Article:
Antihyperglycemic Activity of TLC Isolates from the Leaves of Aloe megalacantha Baker in Streptozotocin-Induced Diabetic Mice
Received 23 October 2020
Accepted for publication 15 February 2021
Published 15 March 2021 Volume 2021:14 Pages 1153—1166
Checked for plagiarism Yes
Review by Single anonymous peer review
Peer reviewer comments 2
Editor who approved publication: Professor Ming-Hui Zou
Tsgabu Yohannes Araya,1 Aman Karim,2 Gebremedhin Solomon Hailu,1 Gomathi Periasamy,2 Getu Kahsay3
1Department of Medicinal Chemistry, School of Pharmacy, Mekelle University, Mekelle, Ethiopia; 2Department of Pharmacognosy, School of Pharmacy, Mekelle University, Mekelle, Ethiopia; 3Department of Pharmaceutical Analysis and Quality Assurance, School of Pharmacy, Mekelle University, Mekelle, Ethiopia
Correspondence: Getu Kahsay
Department of Pharmaceutical Analysis and Quality Assurance, School of Pharmacy, Mekelle University, P.O. Box 1871, Mekelle, Ethiopia
Fax +251 34 441 6681
Email [email protected]
Background: Diabetes mellitus (DM) is a group of metabolic disorders that are characterized by hyperglycemia which results from defects in insulin release or its efficient use by the human body. Although significant progress has been made to manage DM and related complications, it remains a major global health problem. To this end, the search for new antidiabetic drugs from traditionally claimed medicinal plants is important. Aloe megalacantha Baker is an endemic plant used traditionally to treat diabetes in Ethiopia. This study aimed to investigate antidiabetic activity of isolates from the leaf of A. megalacantha Baker in streptozotocin-induced diabetic mice.
Methods: The exudate of A. megalacantha was collected by cutting the leaves and scraping the yellow sap and then dried at room temperature. The dried exudate was subjected to repeated thin layer chromatographic (TLC) separations using a mixture of solvent system to isolate the major compounds identified on the TLC plate. A single dose of streptozotocin (50 mg/kg) was injected intraperitoneally to overnight fasted mice to induce diabetes. Antidiabetic activity of TLC isolates was assessed by in vivo methods including oral glucose tolerance test, antihyperglycemic and hypoglycemic activity tests.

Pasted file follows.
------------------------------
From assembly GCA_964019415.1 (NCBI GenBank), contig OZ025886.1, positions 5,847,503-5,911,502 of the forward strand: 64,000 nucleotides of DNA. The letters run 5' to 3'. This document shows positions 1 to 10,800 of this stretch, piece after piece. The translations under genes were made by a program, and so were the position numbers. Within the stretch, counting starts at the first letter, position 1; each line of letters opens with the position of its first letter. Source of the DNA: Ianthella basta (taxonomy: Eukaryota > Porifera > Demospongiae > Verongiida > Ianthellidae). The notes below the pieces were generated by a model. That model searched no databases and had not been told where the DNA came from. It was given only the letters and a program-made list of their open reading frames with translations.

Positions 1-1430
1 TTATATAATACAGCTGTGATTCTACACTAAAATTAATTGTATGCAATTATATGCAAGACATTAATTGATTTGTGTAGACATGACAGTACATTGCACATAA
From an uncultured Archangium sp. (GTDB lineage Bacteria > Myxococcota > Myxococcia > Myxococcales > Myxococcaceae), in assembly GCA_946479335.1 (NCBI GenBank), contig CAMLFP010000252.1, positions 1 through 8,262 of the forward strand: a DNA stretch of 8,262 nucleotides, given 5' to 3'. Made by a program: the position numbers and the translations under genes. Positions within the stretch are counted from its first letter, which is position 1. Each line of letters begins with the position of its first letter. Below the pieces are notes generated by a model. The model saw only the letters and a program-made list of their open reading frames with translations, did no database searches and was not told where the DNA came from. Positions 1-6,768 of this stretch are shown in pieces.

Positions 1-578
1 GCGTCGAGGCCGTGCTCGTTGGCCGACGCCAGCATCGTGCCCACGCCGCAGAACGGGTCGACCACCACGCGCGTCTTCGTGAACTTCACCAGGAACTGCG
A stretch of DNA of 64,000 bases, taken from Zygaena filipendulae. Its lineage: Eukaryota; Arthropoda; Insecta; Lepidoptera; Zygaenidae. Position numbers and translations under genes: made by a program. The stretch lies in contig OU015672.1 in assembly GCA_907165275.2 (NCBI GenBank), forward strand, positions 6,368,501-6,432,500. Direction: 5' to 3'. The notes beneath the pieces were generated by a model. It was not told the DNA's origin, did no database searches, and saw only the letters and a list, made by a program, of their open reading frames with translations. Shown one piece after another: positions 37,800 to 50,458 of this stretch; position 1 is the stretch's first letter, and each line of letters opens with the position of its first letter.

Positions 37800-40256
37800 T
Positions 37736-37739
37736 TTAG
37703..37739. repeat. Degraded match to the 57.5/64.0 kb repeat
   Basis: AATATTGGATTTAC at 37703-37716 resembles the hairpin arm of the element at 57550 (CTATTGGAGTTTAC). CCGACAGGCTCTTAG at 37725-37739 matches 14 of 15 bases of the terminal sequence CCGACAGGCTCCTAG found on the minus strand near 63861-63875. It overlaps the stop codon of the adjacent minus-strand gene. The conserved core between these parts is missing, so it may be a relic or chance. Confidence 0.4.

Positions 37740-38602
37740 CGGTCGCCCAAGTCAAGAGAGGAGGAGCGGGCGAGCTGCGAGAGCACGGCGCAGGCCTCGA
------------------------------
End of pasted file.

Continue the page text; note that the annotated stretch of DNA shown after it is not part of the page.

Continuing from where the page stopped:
Results: Three major isolates were obtained from the TLC analysis of the exudate of A. megalacantha. Exudate and TLC isolates were found to be non-toxic up to a dose of 2000 mg/kg. The TLC isolates (Ia and Ib) significantly (p< 0.05) reduced blood glucose levels and also increased body weight change of the diabetic mice compared with control groups.
Conclusion: The present study demonstrated the ability of the exudate of A. megalacantha and its TLC isolates to significantly decrease blood glucose levels and increase body weights in mice, thus strengthening the claim of its traditional use in DM-related disorders.
Keywords: diabetes, antidiabetic, Aloe megalacantha Baker, streptozotocin, thin layer chromatography
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